Cheng Zhang,1,2 Shehzahdi Shebbrin Moonshi,1,2 Yanxiao Han,4 Simon Puttick,1,2 Hui Peng,1,2 Bryan John Abel Magoling,1 James C. Reid,1 Stefano Bernardi,1 Debra J. Searles,1,3 Petr Král,4,5,6 and Andrew K. Whittaker1,2*


1Australian Institute for Bioengineering and Nanotechnology, 2ARC Centre of Excellence in Convergent Bio-Nano Science and Technology, 3School of Chemistry and Molecular Biosciences, The University of Queensland, Brisbane Qld 4072, Australia.
4 Department of Chemistry, 5 Department of Physics,
6 Department of Biopharmaceutical Sciences, University of Illinois at Chicago, Chicago, Illinois,  USA.


  19F magnetic resonance imaging (MRI) is a powerful noninvasive molecular imaging technique for the detection of important diseases. The major challenge of 19F MRI is signal attenuation caused by the reduced solubility and mobility of probes with increased number of fluorine atoms. Here we report the synthesis of perfluoropolyether (PFPE) end-functionalized homopolymer of oligo(ethylene glycol) methyl ether acrylate (poly(OEGA)n-PFPE) for the development of highly sensitive 19F MRI contrast agents (CAs). The structural characteristics, conformation/aggregation behaviour, 19F NMR longitudinal and transverse relaxation times (T1 and T2) and 19F MRI were studied in detail for the poly(OEGA)n-PFPE polymers. Dynamic light scattering (DLS) and molecular dynamics (MD) simulations were conducted and demonstrated that the poly(OEGA)20-PFPE polymer undergoes single-chain folding in water while poly(OEGA)10-PFPE and poly(OEGA)4-PFPE polymers experience multiple-chain aggregation. Long 19F T2 relaxation times were obtained for all poly(OEGA)-PFPE polymers (> 85 ms) and no obvious decrease in 19F T2 was observed with increasing fluorine content up to ~30 wt %. Moreover, the signal-to-noise ratio increased linearly with increasing concentration of fluorine, indicating that the PFPE-based polymers can be applied as quantitative tracers. Furthermore, we investigated the in vivo behaviour, in particular their biodistribution, of the polymers with different aggregation properties. Control over the balance of hydrophobicity and hydrophilicity allows manipulation of the aggregation state and this leads to different circulation behaviour in a murine model (Figure 1). This first report of the synthesis of polymeric PFPE-based 19F MRI CAs demonstrates that these polymers are an exciting new class of 19F MRI CAs with extremely high fluorine content and outstanding imaging sensitivity.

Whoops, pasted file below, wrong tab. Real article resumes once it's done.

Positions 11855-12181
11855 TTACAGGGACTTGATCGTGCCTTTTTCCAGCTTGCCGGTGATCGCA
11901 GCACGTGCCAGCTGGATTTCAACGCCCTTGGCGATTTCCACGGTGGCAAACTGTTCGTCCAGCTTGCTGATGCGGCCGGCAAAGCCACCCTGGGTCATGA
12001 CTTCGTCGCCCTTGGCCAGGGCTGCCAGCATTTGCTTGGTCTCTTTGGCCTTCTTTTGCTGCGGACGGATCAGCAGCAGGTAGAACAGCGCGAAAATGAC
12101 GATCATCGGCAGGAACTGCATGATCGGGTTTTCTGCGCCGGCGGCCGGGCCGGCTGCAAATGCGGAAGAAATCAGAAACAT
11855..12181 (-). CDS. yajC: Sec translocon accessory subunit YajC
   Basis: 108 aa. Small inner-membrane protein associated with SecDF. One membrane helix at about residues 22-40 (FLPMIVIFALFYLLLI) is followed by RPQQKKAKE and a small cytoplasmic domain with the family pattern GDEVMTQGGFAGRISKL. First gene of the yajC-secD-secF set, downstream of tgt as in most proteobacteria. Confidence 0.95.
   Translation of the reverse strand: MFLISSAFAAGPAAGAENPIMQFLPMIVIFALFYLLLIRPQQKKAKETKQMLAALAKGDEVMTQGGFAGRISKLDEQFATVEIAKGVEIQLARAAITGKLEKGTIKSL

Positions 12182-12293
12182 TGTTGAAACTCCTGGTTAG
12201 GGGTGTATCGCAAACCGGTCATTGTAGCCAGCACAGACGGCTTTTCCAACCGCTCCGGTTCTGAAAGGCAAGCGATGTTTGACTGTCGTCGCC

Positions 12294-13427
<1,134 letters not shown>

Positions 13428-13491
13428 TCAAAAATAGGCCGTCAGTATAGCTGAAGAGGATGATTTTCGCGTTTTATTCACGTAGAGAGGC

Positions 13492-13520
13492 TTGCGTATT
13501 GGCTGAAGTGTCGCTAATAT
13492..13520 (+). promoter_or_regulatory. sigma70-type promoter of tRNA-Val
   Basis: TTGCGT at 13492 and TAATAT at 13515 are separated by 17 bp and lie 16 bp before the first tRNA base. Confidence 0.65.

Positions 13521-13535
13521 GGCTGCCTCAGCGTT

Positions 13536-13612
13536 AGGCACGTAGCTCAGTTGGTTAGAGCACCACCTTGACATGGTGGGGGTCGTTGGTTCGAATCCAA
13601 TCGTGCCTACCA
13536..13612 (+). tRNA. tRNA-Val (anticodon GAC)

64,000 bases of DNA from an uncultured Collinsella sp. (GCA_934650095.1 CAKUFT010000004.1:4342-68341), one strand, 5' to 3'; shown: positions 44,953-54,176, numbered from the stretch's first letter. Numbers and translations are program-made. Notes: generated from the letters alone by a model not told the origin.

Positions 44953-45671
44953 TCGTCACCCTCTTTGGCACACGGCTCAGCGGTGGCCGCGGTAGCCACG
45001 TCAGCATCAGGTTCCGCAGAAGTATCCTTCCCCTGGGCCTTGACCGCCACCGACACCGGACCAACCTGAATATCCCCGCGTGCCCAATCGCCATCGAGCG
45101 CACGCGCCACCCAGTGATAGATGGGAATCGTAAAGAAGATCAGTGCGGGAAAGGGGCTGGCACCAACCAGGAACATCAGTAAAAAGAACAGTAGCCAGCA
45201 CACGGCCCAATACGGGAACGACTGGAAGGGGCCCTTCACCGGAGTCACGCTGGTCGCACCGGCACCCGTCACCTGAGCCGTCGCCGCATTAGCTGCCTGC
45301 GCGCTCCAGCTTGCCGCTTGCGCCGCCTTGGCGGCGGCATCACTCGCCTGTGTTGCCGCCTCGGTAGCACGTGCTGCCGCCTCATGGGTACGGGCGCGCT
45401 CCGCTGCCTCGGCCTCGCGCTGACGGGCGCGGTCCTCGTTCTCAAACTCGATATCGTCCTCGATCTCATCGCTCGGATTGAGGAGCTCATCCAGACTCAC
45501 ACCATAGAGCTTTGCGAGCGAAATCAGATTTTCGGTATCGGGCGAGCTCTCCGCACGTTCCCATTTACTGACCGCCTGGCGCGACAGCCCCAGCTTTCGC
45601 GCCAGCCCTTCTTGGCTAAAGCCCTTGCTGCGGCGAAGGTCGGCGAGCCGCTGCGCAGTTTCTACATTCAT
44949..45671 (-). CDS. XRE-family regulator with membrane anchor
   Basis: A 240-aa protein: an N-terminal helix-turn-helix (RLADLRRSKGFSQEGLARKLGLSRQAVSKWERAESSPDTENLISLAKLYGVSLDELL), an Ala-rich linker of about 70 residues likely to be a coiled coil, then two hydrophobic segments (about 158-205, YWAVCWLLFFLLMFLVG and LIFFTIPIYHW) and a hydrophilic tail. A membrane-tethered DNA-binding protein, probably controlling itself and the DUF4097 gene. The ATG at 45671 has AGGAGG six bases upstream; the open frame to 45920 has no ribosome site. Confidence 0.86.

Figure 1:  The PFPE-based polymers for in vivo 19F MRI and fluorescence imaging.

Biographic Details

Dr. Cheng Zhang

Australian Institute for Bioengineering

and Nanotechnology, Australia.

Phone: (+61) 406 144 492


Research interests: Polymeric biomateirals, NMR and MRI


Hawken N201